It’s not easy asking for help. Maybe even harder is admitting that you need it. But the fact is, at some point in your business you’re going to reach a point where you’re not going to be able to see the forest for the trees, and bringing in outside eyes will be the smartest decision you can make.
If you’re a smart business owner, you’ll realize that bringing in a consultant isn’t even a sign that you need help—rather, it’s a sign that you’re ready to take your business to the next level.
Consultants don’t stick around long if the advice they give doesn’t work. They are experts in areas of business.
Think about it. You know your business like the back of your hand—after all, you built the thing. But a consultant may have seen 101 businesses just like yours, and over the course of years has amassed more information about what’s worked and what hasn’t. Are you telling me that you don’t want to hear what he or she has to say?
The following excerpt is from my new book, “Uncomplicate Business: All It Takes Is People, Time, and Money.” The book comes out in October 2015 and is available for preorder at HowardFarran.com.
Excerpt: Consultants exist because they work. Modern day economies are so efficient that people who don’t provide value for the price usually don’t stay in business very long. Many entrepreneurs are arrogant because they know what they know and they know they’re “successful.”
Yet as I like to say, you know what you know, but you don’t know what you don’t know. You live inside your business. You know everything about your business. What consultants bring to the table is the knowledge they have gained from observing scores of businesses within your vertical. What works and what doesn’t work tend to trend across a sector. …
Recently I sat with a couple of dentists during lunch break at a dental meeting. They were commiserating, sharing war stories from “the front.” I figured the two were good friends, because they were talking about some major problems they were having in their offices. One dentist asked the other how her office scheduled patients, admitting that his days contained a host of frustrations. There was no rhyme or reason to how his scheduling coordinator organized his day. His practice’s production was nowhere near where he thought it should be.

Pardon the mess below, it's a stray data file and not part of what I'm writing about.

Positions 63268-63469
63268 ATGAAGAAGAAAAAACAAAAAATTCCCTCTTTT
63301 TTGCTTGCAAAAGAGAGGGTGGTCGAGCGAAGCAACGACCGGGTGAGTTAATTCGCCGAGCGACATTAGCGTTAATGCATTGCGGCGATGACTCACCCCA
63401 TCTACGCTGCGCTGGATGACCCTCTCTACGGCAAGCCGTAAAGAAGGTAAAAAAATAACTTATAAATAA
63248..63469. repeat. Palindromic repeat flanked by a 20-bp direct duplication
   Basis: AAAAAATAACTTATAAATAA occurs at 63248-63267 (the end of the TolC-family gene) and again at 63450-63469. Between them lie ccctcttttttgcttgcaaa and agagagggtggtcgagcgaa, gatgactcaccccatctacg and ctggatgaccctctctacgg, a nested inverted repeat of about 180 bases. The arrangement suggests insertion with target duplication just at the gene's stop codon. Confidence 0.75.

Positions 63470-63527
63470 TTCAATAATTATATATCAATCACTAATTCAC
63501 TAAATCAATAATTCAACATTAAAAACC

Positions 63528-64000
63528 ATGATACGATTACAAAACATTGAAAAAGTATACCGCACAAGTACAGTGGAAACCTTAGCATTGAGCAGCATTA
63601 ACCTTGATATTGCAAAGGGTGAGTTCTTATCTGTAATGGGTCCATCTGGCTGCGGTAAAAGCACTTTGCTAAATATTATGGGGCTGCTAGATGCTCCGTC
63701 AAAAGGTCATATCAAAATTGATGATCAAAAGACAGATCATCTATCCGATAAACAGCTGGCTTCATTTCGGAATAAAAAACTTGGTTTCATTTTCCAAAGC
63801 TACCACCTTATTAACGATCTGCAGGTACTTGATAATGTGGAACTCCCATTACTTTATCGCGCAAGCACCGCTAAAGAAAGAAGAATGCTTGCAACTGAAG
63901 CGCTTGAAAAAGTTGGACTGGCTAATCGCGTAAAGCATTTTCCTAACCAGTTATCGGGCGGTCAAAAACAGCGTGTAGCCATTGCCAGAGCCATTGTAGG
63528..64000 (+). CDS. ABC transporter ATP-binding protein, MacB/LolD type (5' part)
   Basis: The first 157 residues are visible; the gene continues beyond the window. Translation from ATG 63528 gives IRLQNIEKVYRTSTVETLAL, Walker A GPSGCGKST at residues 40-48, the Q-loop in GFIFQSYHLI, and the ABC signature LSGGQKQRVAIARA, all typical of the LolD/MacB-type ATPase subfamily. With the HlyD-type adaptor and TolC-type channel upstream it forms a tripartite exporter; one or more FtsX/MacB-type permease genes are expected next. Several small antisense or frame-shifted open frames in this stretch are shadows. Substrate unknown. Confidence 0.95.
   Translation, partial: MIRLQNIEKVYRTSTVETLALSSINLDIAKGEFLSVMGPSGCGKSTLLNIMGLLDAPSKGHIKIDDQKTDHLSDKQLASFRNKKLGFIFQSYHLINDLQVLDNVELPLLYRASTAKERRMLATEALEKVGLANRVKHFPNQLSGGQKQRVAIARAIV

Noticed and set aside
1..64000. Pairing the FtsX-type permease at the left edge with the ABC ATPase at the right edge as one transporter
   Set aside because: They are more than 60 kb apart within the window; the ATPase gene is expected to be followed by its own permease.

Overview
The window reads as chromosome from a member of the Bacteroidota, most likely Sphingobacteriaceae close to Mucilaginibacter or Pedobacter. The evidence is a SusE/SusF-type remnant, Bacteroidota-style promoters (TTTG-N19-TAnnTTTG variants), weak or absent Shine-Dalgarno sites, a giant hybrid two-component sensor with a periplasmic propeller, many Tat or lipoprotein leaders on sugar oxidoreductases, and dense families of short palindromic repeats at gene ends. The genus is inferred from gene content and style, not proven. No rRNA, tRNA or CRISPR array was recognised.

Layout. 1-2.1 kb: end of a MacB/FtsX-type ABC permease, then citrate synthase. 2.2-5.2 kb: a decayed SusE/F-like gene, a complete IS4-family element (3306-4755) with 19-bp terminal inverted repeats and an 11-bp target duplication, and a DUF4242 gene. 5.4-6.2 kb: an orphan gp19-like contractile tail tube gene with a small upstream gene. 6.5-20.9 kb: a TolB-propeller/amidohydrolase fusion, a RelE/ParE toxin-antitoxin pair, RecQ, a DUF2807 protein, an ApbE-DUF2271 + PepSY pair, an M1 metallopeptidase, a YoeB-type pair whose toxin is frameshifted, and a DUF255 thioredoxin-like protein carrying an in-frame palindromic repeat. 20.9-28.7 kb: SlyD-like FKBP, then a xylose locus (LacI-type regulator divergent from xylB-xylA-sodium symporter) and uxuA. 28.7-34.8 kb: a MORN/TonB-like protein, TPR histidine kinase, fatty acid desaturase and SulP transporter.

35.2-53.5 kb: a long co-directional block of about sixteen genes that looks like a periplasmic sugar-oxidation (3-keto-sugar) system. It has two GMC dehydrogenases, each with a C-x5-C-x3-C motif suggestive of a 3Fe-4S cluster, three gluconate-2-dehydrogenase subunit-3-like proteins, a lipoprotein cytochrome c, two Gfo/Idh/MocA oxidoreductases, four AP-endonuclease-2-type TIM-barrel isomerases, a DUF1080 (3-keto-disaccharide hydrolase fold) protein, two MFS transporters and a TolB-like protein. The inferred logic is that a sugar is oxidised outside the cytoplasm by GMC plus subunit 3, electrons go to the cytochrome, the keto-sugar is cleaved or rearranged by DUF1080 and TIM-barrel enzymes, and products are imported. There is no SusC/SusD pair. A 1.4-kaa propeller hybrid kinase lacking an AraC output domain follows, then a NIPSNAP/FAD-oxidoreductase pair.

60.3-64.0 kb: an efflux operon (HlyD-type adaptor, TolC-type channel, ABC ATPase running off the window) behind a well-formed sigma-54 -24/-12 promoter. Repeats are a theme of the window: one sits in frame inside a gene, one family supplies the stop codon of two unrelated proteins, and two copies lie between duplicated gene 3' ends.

The other dentist listened and then recommended he hire a consultant.
It took me the first two years of running my practice to realize I didn’t know it all. Although my team and I had already doubled our annual income, I brought in Sally McKenzie, a consultant specific to dentistry to help me streamline my management systems. I knew it was the only way to bring my business to the point where I could reach my goals and thoroughly enjoy going to work everyday.
Her experience proved invaluable. I lived all day long in my dental practice, while Sally lived in up to a hundred dental offices day in and day out, year after year. She enabled me to look at my practice more objectively by telling me what worked and did not work for all those other offices.
Years later I brought in top consultant Sandy Pardue who took my already successful business to even higher levels.
I cannot stress this enough; the service of a consultant is time wise and cost efficient. …
Consider your own business. Aside from simply feeling things should be better, there are a number of tangible indicators that could benefit your business were you to bring in a consultant: increasing sales and customer retention, as well as reducing your overhead and employee turnover.
Perhaps you are missing specific measurements to evaluate your employees’ performance, or your bonus and reward systems are not targeting the specific actions and behaviors you’re looking for. Perhaps your current job descriptions need clarification.
A consultant can help you with all this and much more. Consultants can save you time and money.